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------ Jeremy Mercer

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Jeremy Mercer


jeremy_mercerJeremy Mercer is a Canadian author, journalist, and translator.

 



He worked as a crime reporter for the Ottawa Citizen newspaper until 1999 and likes to believe he played a fundamental role in the country's legalisation of marijuana for medical purposes. During this same time, he wrote two true-ish crime novels; the first was made into a film, the second was nominated for a literary prize of some repute.

After moving to Paris prior to the millenium, Mercer lived at the infamous Shakespeare and Company bookstore for five months. This experience was the basis for his memoir Time Was Soft There (St. Martin's Press, New York), also known as Books, Baguettes & Bedbugs (Weidenfeld & Nicolson, London). In Paris, he was also a founder of the Kilometer Zero Project, an arts collective that published magazines, produced theatre, and organized performances in Paris, London, Brooklyn, Marseille, and Beijing.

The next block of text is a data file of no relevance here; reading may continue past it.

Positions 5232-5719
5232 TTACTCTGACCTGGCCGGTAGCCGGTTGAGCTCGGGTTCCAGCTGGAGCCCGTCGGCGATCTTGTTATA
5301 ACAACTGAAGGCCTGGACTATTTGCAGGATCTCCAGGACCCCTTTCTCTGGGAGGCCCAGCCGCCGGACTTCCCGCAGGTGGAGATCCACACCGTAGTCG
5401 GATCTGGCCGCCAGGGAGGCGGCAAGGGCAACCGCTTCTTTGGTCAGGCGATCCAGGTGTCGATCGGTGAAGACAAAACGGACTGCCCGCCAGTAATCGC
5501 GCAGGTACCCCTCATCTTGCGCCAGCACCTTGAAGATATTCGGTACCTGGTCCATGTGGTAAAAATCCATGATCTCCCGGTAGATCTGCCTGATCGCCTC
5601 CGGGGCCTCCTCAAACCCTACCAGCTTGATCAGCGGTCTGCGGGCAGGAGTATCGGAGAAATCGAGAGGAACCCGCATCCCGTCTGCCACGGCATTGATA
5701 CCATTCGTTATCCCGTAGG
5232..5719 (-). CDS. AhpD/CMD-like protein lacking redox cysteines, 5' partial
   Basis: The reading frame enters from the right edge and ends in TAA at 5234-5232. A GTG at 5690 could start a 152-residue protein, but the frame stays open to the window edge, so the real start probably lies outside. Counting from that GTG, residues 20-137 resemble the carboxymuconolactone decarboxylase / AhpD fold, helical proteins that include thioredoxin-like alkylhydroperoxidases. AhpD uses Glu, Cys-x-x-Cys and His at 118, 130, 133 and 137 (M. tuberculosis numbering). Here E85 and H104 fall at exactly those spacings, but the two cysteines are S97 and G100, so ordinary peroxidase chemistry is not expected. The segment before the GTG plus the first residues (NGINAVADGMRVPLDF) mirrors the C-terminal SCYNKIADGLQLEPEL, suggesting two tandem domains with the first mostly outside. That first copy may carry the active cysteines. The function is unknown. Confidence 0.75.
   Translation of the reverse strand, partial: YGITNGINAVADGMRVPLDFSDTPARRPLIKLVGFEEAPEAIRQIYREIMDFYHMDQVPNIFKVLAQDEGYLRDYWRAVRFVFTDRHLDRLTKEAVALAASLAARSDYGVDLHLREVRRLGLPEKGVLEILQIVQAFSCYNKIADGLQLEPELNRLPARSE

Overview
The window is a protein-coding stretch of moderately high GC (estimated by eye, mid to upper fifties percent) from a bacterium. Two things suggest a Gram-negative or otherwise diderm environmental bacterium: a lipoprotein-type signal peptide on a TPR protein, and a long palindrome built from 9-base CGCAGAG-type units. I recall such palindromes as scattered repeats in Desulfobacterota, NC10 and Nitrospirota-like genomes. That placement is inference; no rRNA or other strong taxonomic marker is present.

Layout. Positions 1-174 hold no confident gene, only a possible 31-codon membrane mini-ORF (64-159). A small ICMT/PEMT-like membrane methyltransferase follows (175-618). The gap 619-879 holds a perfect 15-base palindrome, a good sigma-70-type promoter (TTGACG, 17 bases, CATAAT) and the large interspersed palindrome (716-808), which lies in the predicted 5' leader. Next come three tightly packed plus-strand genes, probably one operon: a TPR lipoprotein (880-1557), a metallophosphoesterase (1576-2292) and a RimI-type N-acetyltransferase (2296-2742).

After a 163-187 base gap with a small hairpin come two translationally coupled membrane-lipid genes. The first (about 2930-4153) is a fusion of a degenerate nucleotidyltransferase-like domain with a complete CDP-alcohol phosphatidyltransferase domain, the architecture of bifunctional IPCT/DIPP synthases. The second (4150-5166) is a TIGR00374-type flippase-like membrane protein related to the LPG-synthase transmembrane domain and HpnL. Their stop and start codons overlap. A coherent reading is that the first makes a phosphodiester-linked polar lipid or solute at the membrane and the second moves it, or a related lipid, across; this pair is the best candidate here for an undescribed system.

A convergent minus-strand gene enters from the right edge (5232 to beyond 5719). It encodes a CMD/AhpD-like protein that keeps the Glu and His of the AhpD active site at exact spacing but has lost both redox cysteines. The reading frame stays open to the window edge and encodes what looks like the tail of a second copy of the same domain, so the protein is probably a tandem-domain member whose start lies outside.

Mercer has recently been exploring the question of the death penalty. This will culminate with publication of his book examining the case of the last man executed in France (When the Guillotine Fell, St. Martin's) in 2008. On the same theme, he has also translated Robert Badinter's L'Abolition into English (Abolition: One Man's Battle Against the Death Penalty, Northeastern University Press, 2008). Abolition is the inside story of how the death penalty was abolished in France, written by the lawyer who dedicated a decade of his life to the cause.

Mercer currently lives in Marseille, France where he is beginning research on his next subject.

Praise for his work :

"Jeremy Mercer's tale of George Whitman and his beloved bookstore is a book of revelations, for it tells the hard-to-discover true story of George's life."

-- Lawrence Ferlinghetti


 
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